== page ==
Shara Yurkiewicz learned more than just anatomy from a donor body. (Phillip Kim )
We enter the gross anatomy lab at 8 a.m. and spend the next two-and-a-half hours palpating bodies, cutting through skin and subcutaneous fat, probing muscle layers and searching for nerves and blood vessels.
Before our first day, our anatomy professor spoke briefly about the special — and privileged — experience that lay ahead. "You will remember where you were standing," she said. "You will remember the first cut."
That cut was not our first interaction with the cadavers. Nor was it the most memorable.
We were supposed to start with the back — a relatively impersonal region with thick, well-defined muscles. But after we unzipped our body bag, we saw that our cadaver wasn't lying on its stomach. We would have to flip it.
For several minutes, my lab mates and I struggled to lift the heavy man — literally dead weight, and filled with gallons of embalming fluid — and turn him onto his stomach. I grabbed his left arm and leg to steady the body, and I felt slightly sick. Physically manipulating a dead body turned out to be much more jarring than making restrained surgical incisions through his skin.
It took me a few sessions before I could hold the scalpel and forceps correctly. Grudgingly, I learned to wield the dissecting scissors more like a surgeon (fourth finger in the hole) and less like a kindergartener.
What I discovered throughout lab was that the worst, most disturbing moments were the most familiar ones. To position the arm for cutting, I had to twist it carefully. The elbow joint still worked and the flexion resembled a living person's, not the stiff limb I had imagined. Brushing against the man's fingernails — grime still underneath them — was unpleasant in its familiarity. Seeing toughened skin and hair on the man's arms and legs gave me the same unnerving feeling.
It was the new and unrecognizable that unsettled me least. Human muscle and its surrounding fascia fascinated me. Pulling on a certain muscle in the forearm to move the cadaver's thumb felt like operating a surreal version of a marionette. Rolling up the skin and subcutaneous fat like a carpet after we had cut it away was too far removed from reality to make me shudder.
In these six weeks, I have learned that our bodies can differ substantially, with apparently no impact. There are certain things we'll never know about ourselves unless a careful anatomist dissects us. Some arteries, veins and nerves follow paths that differ substantially from what's shown in textbooks. Sometimes, they simply do not exist. In some people, the right kidney is higher; in others, the left is. A thigh can have a large benign mass, made entirely of fat. Cysts are very common, sprinkled throughout the body.
I learned that the body is almost entirely shades of brown, yellow, gray and red. The gallbladder and its contents are the only exception: a stunning bright olive green. In living people, it is robin's egg blue.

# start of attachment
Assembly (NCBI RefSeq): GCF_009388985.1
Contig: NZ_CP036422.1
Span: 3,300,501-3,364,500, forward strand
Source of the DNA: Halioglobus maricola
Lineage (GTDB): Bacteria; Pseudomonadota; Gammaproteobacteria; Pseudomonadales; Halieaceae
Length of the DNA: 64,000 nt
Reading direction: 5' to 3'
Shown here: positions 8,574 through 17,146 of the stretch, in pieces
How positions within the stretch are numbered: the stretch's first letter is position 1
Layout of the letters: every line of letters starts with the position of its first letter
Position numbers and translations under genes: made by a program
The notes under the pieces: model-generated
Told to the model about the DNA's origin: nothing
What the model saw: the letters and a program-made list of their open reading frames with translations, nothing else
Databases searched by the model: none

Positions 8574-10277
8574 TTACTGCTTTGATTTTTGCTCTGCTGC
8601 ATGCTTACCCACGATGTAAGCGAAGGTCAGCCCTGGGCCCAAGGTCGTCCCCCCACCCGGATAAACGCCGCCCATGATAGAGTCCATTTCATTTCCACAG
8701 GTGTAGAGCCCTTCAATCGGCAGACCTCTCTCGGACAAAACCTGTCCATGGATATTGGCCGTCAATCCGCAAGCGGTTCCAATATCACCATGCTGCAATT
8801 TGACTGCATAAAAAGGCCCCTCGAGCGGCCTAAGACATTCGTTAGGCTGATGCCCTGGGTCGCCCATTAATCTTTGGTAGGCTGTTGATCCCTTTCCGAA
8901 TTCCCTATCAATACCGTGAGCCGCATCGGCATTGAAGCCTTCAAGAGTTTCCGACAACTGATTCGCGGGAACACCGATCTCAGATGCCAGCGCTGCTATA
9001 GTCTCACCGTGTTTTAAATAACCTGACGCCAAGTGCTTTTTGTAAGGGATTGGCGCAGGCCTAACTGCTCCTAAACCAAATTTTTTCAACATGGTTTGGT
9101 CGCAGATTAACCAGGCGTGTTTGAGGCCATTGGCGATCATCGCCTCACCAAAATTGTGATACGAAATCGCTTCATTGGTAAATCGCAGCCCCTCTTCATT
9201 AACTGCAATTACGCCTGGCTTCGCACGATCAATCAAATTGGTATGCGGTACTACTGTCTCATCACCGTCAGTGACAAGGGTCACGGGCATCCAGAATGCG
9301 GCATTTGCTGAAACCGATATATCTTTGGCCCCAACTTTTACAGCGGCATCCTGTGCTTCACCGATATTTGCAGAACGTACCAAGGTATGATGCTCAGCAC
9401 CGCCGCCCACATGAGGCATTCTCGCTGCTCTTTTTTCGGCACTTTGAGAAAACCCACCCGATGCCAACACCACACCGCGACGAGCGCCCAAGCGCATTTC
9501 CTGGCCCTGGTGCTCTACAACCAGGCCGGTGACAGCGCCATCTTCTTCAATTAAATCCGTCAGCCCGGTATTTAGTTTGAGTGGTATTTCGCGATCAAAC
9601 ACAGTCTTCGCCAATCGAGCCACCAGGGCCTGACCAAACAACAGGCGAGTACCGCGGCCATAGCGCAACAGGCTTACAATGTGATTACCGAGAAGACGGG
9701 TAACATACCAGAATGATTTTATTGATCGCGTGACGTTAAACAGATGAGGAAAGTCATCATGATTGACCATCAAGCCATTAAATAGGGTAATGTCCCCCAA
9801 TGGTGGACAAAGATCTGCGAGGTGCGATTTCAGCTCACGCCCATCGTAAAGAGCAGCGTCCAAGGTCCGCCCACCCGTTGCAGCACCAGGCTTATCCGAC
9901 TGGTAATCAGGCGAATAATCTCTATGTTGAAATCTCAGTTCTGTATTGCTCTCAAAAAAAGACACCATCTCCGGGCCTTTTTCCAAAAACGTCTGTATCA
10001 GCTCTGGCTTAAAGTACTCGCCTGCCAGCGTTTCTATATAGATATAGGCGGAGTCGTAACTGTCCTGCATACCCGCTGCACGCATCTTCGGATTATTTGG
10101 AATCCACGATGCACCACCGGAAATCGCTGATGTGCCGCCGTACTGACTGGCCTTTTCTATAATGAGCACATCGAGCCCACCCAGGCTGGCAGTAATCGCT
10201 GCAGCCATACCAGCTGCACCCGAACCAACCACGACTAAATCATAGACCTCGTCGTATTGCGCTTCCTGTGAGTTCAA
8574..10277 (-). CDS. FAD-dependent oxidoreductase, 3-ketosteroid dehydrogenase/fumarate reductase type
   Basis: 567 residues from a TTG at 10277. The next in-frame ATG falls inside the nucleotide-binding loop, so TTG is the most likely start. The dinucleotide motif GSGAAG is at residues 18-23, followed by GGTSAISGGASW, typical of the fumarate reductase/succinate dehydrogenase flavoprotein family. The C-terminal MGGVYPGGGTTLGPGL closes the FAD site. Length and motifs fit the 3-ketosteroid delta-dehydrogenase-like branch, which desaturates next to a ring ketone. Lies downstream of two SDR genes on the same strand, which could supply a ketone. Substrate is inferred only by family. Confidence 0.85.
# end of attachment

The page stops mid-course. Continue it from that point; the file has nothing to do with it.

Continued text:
Our instructors talked quite a bit beforehand about how to maintain "respect" for the cadavers. We were told not to give them names — they already have names, we just don't know them. We were told nothing of their ages or causes of death. (There are many arguments about whether this dehumanizes the cadavers or protects their status and anonymity.)
When we palpated the gluteal muscles, feces emerged from the cadaver's anus. Should I feel embarrassed that I was thoroughly disgusted? I certainly would feel about the same way about a living person, and I'm not ashamed to admit it. Is it really any more respectful, then, to hide a feeling of disgust when the subject happens to be dead?
I was horrified the first time I held the cadaver's cold hand for an extended period of time. It was inhuman. This visceral reaction against death doesn't strike me as particularly disrespectful either.
I had been fairly certain that the experience would feel laden with emotion and that I wouldn't be comfortable if my lab mates treated the situation with anything other than intense seriousness. But I quickly realized that "respect" didn't stem from how we felt or what we said. It came from our deeper attitude toward the task at hand.
One night, alone in the anatomy lab, I was reviewing our cadaver's abdominal and pelvic organs. I knew that the next time I saw him, I would be dissecting his face and neck. There would be little time for reflection. I lifted the sheet that had covered his face for the last month.
Our guy was entirely dissected, in some places far less than perfectly. During lab, I no longer mused about the now bloated, skinless hand while I was wrist-deep in intestines and embalming fluid. I no longer thought about "the person" or "the patient" while I cursed the smell — a mixture of embalming fluid and bodily contents, particularly when we dissected near the rectum.